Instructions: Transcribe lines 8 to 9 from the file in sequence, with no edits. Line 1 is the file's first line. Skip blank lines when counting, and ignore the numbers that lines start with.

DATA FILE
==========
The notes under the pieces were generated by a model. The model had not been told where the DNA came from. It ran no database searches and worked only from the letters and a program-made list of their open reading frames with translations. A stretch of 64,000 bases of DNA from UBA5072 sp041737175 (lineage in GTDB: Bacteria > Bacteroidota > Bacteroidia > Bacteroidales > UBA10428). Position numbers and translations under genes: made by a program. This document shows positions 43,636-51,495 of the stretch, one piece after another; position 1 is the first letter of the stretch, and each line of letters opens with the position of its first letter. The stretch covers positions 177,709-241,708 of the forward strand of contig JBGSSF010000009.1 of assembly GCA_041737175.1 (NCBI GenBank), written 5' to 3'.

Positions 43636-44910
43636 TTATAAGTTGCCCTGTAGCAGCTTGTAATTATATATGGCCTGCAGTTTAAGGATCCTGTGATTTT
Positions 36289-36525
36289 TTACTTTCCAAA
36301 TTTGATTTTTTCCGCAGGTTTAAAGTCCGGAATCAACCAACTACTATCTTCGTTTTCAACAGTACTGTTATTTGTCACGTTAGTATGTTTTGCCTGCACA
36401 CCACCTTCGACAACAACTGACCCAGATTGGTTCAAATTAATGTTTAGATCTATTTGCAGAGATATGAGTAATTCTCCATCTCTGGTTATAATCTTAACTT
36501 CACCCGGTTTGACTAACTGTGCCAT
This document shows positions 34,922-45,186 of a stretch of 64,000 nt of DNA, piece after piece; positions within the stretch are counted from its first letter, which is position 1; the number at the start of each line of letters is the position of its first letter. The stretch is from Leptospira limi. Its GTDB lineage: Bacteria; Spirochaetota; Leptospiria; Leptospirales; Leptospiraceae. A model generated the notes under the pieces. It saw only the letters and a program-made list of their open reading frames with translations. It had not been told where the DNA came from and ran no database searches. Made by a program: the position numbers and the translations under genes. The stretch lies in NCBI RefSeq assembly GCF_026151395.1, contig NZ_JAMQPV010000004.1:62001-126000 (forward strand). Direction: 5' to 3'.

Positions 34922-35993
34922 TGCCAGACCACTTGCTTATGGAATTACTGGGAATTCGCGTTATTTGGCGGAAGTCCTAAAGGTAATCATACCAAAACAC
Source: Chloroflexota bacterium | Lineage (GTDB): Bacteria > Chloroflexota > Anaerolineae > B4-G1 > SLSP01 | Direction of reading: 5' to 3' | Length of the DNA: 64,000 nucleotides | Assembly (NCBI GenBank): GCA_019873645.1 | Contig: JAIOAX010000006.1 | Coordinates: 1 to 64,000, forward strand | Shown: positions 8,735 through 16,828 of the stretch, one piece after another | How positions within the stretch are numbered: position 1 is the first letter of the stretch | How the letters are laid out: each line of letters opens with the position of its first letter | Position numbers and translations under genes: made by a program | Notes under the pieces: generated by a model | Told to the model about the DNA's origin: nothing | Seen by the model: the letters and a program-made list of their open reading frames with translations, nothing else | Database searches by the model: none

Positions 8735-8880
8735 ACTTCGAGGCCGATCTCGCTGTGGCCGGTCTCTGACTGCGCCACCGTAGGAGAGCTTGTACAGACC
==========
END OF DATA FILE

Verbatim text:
36501 CACCCGGTTTGACTAACTGTGCCAT
This document shows positions 34,922-45,186 of a stretch of 64,000 nt of DNA, piece after piece; positions within the stretch are counted from its first letter, which is position 1; the number at the start of each line of letters is the position of its first letter. The stretch is from Leptospira limi. Its GTDB lineage: Bacteria; Spirochaetota; Leptospiria; Leptospirales; Leptospiraceae. A model generated the notes under the pieces. It saw only the letters and a program-made list of their open reading frames with translations. It had not been told where the DNA came from and ran no database searches. Made by a program: the position numbers and the translations under genes. The stretch lies in NCBI RefSeq assembly GCF_026151395.1, contig NZ_JAMQPV010000004.1:62001-126000 (forward strand). Direction: 5' to 3'.